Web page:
NJ’s Young People Getting Hooked On Drugs At Alarming Rate [AUDIO]
Yesterday, the Task Force on Heroin and Other Opiate Use Amongst New Jersey's Youth and Young Adults held the first in a series of public meetings.
Panel chairman, Frank Greenagel said, "We are here today not just because the statistics are staggering, but because our State's children are dying more often than anyone would care to admit. Heroin and other opiate use have reached epidemic proportions."
The latest statistics reveals the number of Jerseyans 25-years-old and younger who sought help for prescription painkiller abuse has increased 79% in the past two years. Those seeking help to kick a heroin habit has jumped 44% over the last four years. Greenagel points out that many Garden State residents get help in other states so they are not included in New Jersey's statistics which means the scary numbers actually underestimate the epidemic. The numbers show that no area of the state is immune to problem.
Ryan D. is now 21-years-old. Next month he will be three years sober, but it wasn't too long ago when his prescription painkiller addiction led him to try and kill himself twice.
He explains, "When you're addicted, in the middle of the act of addiction you don't value your own life. My life meant nothing to me. I didn't care if I lived or died….I saw no harm in taking my own life because my life was worth nothing to me……When you can't conceive of valuing your own life it's very hard to understand how a family could love you. I put my parents through hell."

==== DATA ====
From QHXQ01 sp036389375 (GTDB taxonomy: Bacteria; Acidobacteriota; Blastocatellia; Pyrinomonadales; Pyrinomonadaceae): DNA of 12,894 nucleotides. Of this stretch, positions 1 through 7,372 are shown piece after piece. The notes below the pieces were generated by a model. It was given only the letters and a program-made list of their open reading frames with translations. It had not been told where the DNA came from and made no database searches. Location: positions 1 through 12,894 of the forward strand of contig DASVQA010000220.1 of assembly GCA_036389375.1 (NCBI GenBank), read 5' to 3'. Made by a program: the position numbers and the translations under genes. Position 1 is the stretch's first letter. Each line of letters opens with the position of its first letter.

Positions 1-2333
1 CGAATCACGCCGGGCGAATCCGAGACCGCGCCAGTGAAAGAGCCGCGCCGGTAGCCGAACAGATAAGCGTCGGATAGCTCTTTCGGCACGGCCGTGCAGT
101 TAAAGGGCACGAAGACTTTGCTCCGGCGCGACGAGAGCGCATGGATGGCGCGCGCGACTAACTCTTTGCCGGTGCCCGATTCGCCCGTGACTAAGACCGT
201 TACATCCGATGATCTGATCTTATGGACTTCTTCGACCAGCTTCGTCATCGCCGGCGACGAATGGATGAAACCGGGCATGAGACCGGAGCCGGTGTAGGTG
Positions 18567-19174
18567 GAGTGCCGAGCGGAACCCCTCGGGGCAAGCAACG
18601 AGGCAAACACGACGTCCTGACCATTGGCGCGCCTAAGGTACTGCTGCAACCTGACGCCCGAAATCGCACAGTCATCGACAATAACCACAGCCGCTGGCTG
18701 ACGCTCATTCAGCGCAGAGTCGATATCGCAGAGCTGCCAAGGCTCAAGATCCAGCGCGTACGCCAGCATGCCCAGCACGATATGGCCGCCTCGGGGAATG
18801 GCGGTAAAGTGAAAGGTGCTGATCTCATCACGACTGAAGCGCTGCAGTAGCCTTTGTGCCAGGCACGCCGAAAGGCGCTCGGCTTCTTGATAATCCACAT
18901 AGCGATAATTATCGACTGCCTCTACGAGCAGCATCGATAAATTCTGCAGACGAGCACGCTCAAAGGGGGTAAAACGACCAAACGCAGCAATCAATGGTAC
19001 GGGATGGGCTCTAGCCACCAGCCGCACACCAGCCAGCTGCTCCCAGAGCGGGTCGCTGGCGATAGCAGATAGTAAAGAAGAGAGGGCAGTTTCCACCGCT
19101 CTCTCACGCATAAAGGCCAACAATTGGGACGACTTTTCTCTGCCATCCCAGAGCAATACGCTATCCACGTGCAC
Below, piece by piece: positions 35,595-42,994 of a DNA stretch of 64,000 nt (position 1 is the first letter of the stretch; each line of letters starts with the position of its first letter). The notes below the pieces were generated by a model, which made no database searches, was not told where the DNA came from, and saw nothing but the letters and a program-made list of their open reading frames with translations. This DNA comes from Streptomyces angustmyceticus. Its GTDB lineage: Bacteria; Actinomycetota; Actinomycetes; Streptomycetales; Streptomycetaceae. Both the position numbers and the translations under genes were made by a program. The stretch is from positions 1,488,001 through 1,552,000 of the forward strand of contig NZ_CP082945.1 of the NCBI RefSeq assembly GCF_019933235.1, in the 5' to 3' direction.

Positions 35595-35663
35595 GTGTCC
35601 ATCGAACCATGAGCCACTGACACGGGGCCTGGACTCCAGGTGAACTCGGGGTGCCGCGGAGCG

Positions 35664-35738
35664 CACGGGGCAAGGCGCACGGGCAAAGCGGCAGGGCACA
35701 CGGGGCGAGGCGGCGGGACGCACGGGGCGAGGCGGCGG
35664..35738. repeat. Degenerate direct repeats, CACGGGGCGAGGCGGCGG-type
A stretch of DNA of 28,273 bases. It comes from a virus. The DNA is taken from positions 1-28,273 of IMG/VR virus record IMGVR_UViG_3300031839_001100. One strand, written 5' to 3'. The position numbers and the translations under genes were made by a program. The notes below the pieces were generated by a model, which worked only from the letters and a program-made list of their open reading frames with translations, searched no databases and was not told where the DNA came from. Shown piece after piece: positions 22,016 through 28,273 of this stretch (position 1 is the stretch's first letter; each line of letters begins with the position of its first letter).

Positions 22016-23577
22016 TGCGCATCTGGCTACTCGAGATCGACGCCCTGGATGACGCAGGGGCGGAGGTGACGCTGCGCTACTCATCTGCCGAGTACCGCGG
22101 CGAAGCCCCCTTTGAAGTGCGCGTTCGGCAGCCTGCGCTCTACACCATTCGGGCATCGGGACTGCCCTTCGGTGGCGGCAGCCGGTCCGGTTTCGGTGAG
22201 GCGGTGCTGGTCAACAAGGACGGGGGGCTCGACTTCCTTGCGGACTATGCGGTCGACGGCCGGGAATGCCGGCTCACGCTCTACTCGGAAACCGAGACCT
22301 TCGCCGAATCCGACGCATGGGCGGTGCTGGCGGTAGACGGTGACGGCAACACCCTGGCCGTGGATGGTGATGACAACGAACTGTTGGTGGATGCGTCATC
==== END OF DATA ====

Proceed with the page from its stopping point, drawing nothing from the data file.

Meg DuPont-Parisi and Kass Foster told the task force moving stories about the deaths of their sons as a result of drug addiction. They both remember their sons as bright, well-liked and well-educated and pointed out that this is ironclad proof that drug addiction can happen in any family.
Rayn D. now lives at Rutgers Recovery House. He credits long-term treatment programs for saving his life. He recommends that the state invest more in this area. Other suggestions include a toll-free tip-line and a relapse hotline.
Former Governor Jim McGreevey is a member of the task force.
He says, "We don't give children car keys, but tragically we give them opiate prescriptions."